By late afternoon we had come to a hilltop crowned with enormous peat “hags,” which look like giant, grass-capped mushrooms of soft peat moss. These provided excellent cover for stalking a herd with several mature stags, but the deer were restless and spooky. We ran from vantage point to vantage point, crawling on hands and knees to peer around the hags, until my pant legs and gaiters were smeared brown with peat mud. When a chance finally came and I settled belly-down behind the rifle, all the deer were facing us, and then, as one, the herd turned and headed directly away at a trot, providing no shot opportunity. And that was the end of my first day of stag stalking. A GPS phone app showed we had hiked eighteen miles.
Fortunately, there was more to come. After a magnificent meal at Gleneagles’ high-end Strathern restaurant that evening—naturally, I ordered wild Highlands stag in a red wine sauce—and a good night’s sleep in the luxurious bed, I was back at the estate the next morning as the stalkers gathered their gear and saddled up the ponies. Although it was still windy, it was a bluebird day, with clear skies and plenty of sunshine.
This morning my guide was Alistair, the estate’s head stalker. The head stalker is awarded the estate’s best “beat,” so I felt pretty confident as we headed out. We trekked upward along the edge of a small clearcut, topping the ridge in about an hour and a half, and began to glass the surrounding hillsides. I could see our ponyman, Jack, shadowing us with his two charges, just specks on the slopes far below.
The blue sky set off the green hillsides, covered with lush tall grass. The scenery got even prettier when we started spotting deer. There were several large herds of hinds and young stags feeding along the lower slopes, and we covered plenty of ground just as we had done the day before, working our way along the heights and studying the herds through our binoculars.
In the early afternoon we spotted a large herd—some forty or fifty deer—with several mature stags. Alistair and I were able to belly-crawl to the edge of the slope and I rested the rifle, a borrowed Sauer 404 in 6.5 Creedmoor, on my daypack, studying the restless herd below. The stags on the near edge of the herd were just within our 200-yard limit, but they were milling restlessly, and the stag I wanted never stepped clear. We watched them for fifteen minutes or so before the entire herd began to move away from us; soon they were five or six hundred yards distant.
We wormed our way back from the edge and then then jogged around the back of the hill and up the next couple of rises until the herd came back into view. It looked as though they had finally relaxed, with about half the deer bedded down in the tall grass. We were well inside our range window this time, so I got comfortable in a prone position behind the scope once again. Alistair explained which stag he wanted me to shoot, but it was bedded, facing away from us. I wasn’t worried; I’d wait for the right opportunity and be ready when the stag stood. It was comfortable lying there on the soft hillside, bathed in warm sunlight with the cool breeze washing over us.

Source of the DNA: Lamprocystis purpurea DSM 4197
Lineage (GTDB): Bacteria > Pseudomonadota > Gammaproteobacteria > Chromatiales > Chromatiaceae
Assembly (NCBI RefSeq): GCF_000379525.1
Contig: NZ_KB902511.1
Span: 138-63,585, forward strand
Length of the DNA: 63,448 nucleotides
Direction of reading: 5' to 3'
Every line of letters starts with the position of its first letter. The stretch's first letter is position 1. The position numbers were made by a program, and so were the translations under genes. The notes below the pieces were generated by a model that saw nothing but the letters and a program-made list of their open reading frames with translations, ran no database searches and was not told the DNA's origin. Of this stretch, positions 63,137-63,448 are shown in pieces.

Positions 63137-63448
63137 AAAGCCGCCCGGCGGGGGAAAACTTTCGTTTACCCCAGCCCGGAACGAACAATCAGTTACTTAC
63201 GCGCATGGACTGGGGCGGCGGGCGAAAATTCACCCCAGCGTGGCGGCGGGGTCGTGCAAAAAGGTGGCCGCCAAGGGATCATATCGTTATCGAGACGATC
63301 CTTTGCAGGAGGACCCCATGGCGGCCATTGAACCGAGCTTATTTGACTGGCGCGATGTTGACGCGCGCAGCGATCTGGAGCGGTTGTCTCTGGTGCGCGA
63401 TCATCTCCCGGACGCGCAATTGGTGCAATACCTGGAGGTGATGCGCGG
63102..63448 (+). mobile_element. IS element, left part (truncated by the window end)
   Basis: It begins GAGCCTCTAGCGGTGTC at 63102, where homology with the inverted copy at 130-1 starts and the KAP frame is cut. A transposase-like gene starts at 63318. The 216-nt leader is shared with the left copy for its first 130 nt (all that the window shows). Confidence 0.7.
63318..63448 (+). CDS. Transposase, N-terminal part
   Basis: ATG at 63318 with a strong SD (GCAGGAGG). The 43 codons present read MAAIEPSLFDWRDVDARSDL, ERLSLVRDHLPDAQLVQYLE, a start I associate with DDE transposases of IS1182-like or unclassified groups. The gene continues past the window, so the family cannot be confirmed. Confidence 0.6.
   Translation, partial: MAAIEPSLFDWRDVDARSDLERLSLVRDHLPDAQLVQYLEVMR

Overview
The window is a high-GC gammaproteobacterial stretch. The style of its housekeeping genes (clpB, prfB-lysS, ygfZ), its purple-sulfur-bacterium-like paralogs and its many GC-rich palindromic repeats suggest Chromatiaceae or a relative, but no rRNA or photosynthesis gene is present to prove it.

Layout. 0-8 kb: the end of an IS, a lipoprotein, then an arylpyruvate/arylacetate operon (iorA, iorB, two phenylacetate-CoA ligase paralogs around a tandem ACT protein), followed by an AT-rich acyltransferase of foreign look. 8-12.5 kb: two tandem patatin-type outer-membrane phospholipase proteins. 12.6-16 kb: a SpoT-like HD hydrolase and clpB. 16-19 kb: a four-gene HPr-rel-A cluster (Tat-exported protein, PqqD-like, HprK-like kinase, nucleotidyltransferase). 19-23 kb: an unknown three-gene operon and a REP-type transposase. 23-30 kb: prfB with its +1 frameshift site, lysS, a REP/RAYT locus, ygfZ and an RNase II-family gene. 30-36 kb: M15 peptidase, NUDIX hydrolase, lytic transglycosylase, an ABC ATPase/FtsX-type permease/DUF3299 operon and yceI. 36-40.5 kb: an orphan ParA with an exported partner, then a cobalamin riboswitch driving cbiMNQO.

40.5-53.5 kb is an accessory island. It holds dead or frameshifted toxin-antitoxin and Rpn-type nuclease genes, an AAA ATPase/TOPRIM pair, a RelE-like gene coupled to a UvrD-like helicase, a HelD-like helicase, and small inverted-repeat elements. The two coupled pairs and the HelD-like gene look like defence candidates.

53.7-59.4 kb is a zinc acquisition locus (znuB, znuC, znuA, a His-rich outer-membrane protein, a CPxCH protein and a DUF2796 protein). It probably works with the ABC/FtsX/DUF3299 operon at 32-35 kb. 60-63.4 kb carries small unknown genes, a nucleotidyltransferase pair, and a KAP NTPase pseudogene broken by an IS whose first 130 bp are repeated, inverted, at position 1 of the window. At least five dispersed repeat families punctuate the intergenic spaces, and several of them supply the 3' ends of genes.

Twenty minutes later, as if responding to some prearranged signal, the entire herd, including my stag, stood up and moved off, straight away from us, and vanished over a rise. Once again, I never had a shot.
Though frustrated, I had to admit I was impressed. The wide-open country and the large numbers of deer had caused me to assume that stag stalking in Scotland wouldn’t be particularly difficult. I was quickly learning how wrong I had been.
I was afraid we had blown our last chance; the afternoon was wearing on, and the big herd had seemingly vanished. We went around the crest in the direction the herd had gone and dropped down again off several fingers, searching in vain. How could several dozen coppery-red deer simply vanish on a wide-open, green hillside?
Alistair, however, was not one to give up, no matter the odds. Since the deer were not above us or on our level, there was only one place they could be—far down below us, tucked in somewhere on the lower slopes. To my amusement, he sat down and began sliding down the steep slope on his butt, so I followed suit. It was easy and fun, riding the soft, slippery grass down the hill like kids on a slide. We slid a couple of hundred yards, with Alistair stopping occasionally to peer directly below us with his binocular. Then we’d resume our slide. Finally he stopped, flipped onto his belly, and crawled to a slight lip in the hill. He looked back at me and motioned me to join him. I slithered up beside him like a snake.